Campers line up at one end of the court. They are fed a ground shot and if they get it in, they’re safe and go to the back of the line. if not, they must put their racquet down and go to other side of net to try to catch balls to escape jail. Last person must hit three shots in a row without getting caught to win, if not, jailbreak!

Spanish 8-Ball Drill
Equipment: Tennis racquets, tennis balls, cones

Two players are spaced either side of the baseline with the coach on the other side of the net. The coach will then feed to their left, with the player on their left having to get out of the way so the player to the coaches right can hit it, and vice versa. Play continues until one player either misses a shot or does not reach it in time.

Equipment: Tennis racquets, tennis balls

Players in either singles or doubles rally with each other in an attempt to reach 21 groundstrokes. Can have players on the multiple courts, so the first group to reach 21 wins.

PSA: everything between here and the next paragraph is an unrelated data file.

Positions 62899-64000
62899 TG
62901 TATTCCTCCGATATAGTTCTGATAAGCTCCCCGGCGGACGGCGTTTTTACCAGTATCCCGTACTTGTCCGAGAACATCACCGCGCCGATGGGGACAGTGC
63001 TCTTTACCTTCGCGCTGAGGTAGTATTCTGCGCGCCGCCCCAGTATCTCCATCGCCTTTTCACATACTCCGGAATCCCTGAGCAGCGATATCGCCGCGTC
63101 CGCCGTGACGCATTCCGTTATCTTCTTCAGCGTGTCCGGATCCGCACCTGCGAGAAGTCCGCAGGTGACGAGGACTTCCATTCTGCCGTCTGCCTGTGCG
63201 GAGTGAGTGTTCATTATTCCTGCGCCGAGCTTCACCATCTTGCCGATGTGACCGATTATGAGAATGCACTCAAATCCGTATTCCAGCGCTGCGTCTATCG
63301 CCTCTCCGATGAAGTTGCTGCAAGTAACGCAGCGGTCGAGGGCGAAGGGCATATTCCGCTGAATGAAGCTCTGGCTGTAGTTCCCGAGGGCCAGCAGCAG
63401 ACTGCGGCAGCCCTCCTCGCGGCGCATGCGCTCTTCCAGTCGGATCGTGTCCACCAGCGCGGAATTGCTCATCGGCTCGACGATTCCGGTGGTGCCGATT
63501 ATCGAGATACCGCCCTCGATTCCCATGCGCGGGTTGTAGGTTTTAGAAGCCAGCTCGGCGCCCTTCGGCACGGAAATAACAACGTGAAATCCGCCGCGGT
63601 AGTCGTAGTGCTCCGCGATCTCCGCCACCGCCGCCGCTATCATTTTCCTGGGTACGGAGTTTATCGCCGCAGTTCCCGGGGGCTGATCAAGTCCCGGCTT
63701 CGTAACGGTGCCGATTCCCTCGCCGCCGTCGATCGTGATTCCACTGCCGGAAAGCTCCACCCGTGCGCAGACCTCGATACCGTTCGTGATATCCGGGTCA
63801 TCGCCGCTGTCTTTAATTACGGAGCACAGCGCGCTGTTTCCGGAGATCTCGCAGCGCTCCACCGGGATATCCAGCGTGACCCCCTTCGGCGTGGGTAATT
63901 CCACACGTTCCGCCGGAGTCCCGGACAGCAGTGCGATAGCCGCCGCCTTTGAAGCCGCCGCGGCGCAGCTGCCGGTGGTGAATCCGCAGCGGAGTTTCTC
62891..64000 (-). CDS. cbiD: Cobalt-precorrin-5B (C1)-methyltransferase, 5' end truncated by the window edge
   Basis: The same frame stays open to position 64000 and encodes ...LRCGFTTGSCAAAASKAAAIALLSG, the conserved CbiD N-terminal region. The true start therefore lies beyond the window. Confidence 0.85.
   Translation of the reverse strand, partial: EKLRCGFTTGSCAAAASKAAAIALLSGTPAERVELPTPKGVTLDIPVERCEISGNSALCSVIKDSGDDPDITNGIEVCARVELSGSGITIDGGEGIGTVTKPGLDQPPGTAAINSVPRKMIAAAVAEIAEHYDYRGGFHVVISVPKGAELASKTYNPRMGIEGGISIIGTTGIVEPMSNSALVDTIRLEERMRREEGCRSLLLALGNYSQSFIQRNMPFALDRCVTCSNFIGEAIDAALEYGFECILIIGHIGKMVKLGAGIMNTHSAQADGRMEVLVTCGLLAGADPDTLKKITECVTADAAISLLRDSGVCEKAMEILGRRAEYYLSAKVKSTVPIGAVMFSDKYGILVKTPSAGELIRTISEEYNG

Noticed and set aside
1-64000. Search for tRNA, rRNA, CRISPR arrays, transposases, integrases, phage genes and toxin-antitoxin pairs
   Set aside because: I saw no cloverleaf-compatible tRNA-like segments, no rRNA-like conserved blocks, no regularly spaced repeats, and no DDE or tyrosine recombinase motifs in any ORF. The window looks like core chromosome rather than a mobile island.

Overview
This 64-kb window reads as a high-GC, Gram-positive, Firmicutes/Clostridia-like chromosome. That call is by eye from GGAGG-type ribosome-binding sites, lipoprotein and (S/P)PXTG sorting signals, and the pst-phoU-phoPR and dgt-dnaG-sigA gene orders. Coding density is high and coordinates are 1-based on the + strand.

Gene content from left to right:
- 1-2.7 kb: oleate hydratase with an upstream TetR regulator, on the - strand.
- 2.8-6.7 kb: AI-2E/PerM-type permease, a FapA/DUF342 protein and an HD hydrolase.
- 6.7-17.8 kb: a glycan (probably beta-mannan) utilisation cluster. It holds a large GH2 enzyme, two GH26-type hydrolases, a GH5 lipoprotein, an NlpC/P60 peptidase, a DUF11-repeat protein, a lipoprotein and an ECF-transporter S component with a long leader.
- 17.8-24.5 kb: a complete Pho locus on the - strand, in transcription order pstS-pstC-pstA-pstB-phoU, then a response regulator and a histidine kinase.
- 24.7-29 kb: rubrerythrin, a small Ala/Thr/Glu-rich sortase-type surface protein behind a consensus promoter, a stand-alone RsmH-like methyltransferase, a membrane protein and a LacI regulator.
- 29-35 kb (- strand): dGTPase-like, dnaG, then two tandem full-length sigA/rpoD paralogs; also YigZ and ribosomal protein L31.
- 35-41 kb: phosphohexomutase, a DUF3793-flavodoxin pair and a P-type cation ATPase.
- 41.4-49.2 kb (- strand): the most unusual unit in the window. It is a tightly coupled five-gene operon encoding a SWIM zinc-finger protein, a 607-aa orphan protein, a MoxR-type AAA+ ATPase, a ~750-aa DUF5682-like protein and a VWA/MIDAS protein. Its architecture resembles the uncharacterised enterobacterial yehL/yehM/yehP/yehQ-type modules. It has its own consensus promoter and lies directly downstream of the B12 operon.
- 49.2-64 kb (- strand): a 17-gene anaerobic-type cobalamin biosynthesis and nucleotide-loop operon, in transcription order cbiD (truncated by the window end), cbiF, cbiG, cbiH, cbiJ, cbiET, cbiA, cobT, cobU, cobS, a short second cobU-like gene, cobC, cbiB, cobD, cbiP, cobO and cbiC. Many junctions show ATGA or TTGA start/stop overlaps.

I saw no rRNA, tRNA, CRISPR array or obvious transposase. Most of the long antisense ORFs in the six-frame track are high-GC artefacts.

Up the River, Down the River
Equipment: Tennis racquets, tennis balls

Can be played in a doubles or singles format. Players play first to 10 points, if they win they move up one court aiming to get to the top of the river. If they lose they move down the river. Two good shots are required to start the rally.

Burning House
Equipment: Tennis racquets, tennis balls

Each section on one side of the court (2 service boxes, alleys etc..) represent a room of a house. The class is split into two teams. One team is being fed balls and their objective is to burn down the house by hitting balls into each room of the house. The other team us trying to catch those balls to defend the house. Time how long it takes each team to burn the house down, with the faster team winning.